Church donations benefit Christian Children’s Home

Alpha Group

Photos by Ken Locke
Some of the residents of Alpha Christian Children’s Home gather behind a bridge made of part of the food and paper goods donations delivered to the home Saturday, March 19. From left, Ksusha, Kenndi, Khillil, Liti, Noah, T.J., Jim, Rebecca, Julian, Elvis, Rachael, Kaitlyn, Sophie, Ava and Director Jeff Mulpas.


by Ken Locke
Alpha Christian Children’s Home, Perry, was the grateful recipient of 3,749 items, primarily canned goods, from eight Jefferson County churches delivered March 19.
This is the third year for the project, this year adding the Cowboy Church of Perry. The other churches are Meriden Community Church, Buck Creek Community Church, Living Water Evangelical Free Church, Oskaloosa, Valley Falls Christian Church, Perry Christian Church, Nortonville Christian Church, and Church of the Nazarene, McLouth.
The project was originally a fundraiser in 2013 carried out by the Meriden Community Church Sunday school class taught by Ron Ellis. They gave themselves two months to raise $1,000. They raised $2,500 through various projects including a chili feed.
Ellis said the next year they invited other churches to join in. Between 2,400 and 2,500 items the first year and 3,312 items were collected last year.
Jeff Mulpas, Alpha’s director of development, said that they were able to feed the children for most of a year on what was collected.
The children at Alpha presently range from 2 to 18 years of age. They are provided a home and educated through high school. Children helped by Alpha include those who have been abused, neglected, orphaned, troubled or poor, and children from dysfunctional families and those being raised by grandparents who are no longer able to provide for them.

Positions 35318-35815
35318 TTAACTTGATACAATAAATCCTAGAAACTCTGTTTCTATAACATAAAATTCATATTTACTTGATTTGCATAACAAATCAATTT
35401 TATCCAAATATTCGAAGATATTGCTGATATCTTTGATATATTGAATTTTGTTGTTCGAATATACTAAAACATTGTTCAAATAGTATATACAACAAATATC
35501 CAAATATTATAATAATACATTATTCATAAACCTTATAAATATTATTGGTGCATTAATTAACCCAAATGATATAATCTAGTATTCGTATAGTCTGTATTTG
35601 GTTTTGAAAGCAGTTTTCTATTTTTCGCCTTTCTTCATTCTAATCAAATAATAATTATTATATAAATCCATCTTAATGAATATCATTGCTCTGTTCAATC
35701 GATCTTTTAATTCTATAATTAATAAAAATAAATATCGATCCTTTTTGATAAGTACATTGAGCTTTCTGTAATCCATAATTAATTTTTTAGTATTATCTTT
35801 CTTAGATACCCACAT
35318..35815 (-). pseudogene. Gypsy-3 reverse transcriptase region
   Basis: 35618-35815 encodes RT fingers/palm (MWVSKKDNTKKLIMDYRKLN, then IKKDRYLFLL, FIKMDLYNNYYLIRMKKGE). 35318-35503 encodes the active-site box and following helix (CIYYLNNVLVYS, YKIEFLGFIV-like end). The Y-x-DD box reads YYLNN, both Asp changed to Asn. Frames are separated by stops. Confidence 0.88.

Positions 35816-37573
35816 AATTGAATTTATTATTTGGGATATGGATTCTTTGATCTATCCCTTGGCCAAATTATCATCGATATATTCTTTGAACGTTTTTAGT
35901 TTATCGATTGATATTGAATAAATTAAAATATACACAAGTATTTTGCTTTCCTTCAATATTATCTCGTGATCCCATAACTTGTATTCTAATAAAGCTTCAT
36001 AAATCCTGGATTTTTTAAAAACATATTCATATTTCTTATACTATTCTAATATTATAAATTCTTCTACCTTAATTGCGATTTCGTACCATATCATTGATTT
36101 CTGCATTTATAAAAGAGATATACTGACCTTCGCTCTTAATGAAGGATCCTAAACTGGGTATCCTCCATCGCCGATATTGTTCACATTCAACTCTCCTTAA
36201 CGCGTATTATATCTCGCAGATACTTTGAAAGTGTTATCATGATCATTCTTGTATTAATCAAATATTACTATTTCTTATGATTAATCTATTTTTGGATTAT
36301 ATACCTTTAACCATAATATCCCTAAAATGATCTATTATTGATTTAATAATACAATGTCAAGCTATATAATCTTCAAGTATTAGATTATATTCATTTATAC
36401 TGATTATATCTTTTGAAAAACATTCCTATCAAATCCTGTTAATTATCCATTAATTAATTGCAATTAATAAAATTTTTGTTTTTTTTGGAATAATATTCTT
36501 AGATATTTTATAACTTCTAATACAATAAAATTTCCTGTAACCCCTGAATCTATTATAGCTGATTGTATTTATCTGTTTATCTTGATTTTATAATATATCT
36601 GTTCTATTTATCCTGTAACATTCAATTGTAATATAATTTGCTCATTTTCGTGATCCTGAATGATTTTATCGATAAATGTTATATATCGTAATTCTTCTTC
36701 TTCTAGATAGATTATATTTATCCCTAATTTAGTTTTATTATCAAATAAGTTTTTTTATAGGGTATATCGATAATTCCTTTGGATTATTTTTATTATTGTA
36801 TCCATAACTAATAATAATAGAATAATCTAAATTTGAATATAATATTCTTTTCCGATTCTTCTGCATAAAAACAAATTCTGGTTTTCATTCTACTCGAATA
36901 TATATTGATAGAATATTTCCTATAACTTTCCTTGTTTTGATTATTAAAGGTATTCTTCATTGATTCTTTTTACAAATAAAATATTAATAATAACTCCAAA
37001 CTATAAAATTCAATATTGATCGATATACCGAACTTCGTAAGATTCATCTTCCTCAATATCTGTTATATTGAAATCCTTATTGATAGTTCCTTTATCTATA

Mulpas stated “We give the kids a safe place to live with a family.” Kids usually stay 18 months to three years, however, some stay longer as needed.
The home has been around since 1972. With the homes being in a rural settings, the children have many activities available to them, including fishing, hiking, nature study, biking, swimming, equine lessons and other animal programs plus 4-H activities.
With the addition of a second home opened June 1, 2014, they have the capacity to help 14 to 18 children, depending on their needs. Until then they had been limited to 10 children with only the one home. They lost a staff house that was damaged last Sept. 18 due to lightning. The damage was too extensive to repair so they plan to rebuild. Their long-range plan includes expanding to handle more kids.
Jeff’s wife, Devin, is a former resident of Alpha Christian Children’s Home. She and her two brothers grew up in the home. She and Jeff met while they were attending Ozark Christian College.
Alpha is 100 percent privately funded and is non-profit, so this fundraiser has been important to their continuing to serve the Christian community.

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